Ohio’s underachieving support of higher education
Ohio is underinvesting in higher education. We’re behind where we were during the recession, adjusting for inflation. We have not put enough into classroom instruction and operations. We spend $309 million less in this budget on need-based financial aid than we did in 2008-2009. This is cheating our own future.
(see our report: High tuition, low aid, too little state investment)
A skilled workforce is an essential component of a prosperous and inclusive state economy. Attaining a degree or other credential has obvious benefits to graduates and their families. Higher education insulates against unemployment and can be a pathway out of the low-wage economy. Funding for higher education is linked to increases in productivity, increased wages and a more adaptable labor force.
At the height of the recession, the state cut support for public higher education institutions and slashed need-based financial aid. Even though we have made some strides in holding down rising tuition and fees, Ohio remains one of the priciest states for both four-year and two-year public schools. Not surprisingly, the state also has very high levels of student debt. In the 2016-17 budget, Ohio made progress toward reinvesting in higher education, but it is not enough to close the gap.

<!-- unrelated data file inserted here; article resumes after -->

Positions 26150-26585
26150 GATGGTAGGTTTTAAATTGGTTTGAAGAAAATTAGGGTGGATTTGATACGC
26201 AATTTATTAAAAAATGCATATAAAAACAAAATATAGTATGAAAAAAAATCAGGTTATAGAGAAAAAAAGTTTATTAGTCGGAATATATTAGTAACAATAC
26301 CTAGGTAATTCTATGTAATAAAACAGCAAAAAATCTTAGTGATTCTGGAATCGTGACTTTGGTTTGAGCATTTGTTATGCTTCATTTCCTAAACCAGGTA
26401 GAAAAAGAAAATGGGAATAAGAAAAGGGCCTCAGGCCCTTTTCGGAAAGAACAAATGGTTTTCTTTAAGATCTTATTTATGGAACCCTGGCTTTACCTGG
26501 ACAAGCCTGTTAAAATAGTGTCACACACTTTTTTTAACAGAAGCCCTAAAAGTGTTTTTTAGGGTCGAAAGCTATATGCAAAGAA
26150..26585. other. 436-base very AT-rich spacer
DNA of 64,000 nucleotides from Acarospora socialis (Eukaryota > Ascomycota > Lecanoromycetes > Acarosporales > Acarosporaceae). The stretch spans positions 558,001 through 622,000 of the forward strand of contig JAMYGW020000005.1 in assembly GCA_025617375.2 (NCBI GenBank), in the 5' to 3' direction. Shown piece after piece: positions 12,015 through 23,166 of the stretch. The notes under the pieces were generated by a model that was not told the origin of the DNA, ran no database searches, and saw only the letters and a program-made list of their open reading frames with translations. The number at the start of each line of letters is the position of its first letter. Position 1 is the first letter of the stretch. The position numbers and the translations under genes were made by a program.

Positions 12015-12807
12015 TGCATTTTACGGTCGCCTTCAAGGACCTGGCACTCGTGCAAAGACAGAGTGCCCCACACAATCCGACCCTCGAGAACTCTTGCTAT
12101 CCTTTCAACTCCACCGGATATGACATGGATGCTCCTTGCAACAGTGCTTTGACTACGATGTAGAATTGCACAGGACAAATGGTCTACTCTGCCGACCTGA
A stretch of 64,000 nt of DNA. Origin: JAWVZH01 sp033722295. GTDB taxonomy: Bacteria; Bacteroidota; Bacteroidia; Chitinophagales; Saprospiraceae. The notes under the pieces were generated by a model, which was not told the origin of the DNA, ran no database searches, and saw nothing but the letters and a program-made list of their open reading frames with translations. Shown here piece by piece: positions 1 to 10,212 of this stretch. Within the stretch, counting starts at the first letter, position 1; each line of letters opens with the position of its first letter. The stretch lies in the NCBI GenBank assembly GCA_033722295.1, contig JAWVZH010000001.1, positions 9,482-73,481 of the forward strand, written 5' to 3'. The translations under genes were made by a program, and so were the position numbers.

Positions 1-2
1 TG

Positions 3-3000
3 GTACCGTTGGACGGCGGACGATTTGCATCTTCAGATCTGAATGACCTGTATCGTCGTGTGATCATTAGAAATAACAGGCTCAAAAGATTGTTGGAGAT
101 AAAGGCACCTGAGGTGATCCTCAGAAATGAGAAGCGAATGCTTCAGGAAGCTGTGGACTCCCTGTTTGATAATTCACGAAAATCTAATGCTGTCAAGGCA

Growth in demand for higher education has come from low-income students. Students from the lowest quarter of the income scale increased participation in higher education by 68 percent over the past 40 years. However, they had the toughest time making it through. About 11 percent completed college. By contrast, about 80 percent of high-income students completed college.
The balance of work and classroom demands proves a daunting barrier for many students from low-income families. But to boost opportunity and grow the economy, Ohio needs more of these strivers to make it through to graduation and good paying jobs.
People know education matters for their economic future, and data bears this out. The graphic above illustrates the wage premium associated with different levels of post-secondary education. It also matters for unemployment. The more education you have, the lower the overall unemployment rate.
Policy Matters Ohio has taken an in-depth look at trends in higher education investment since 2008, and finds we are still below the curve. The biennial budget increases state support for higher education and financial aid, but Ohio is still below pre-recession levels for both. Ohio has a world-class network of public universities, community colleges and branch campus institutions. Underfunding this public system and keeping financial aid low hampers long-term prosperity for workers and our state as a whole.
-- Wendy Patton
Wendy is Policy Matters senior project director.